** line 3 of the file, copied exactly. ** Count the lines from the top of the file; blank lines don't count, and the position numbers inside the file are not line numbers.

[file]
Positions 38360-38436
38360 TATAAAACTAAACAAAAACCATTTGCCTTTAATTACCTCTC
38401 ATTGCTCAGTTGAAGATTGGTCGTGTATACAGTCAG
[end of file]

38401 ATTGCTCAGTTGAAGATTGGTCGTGTATACAGTCAG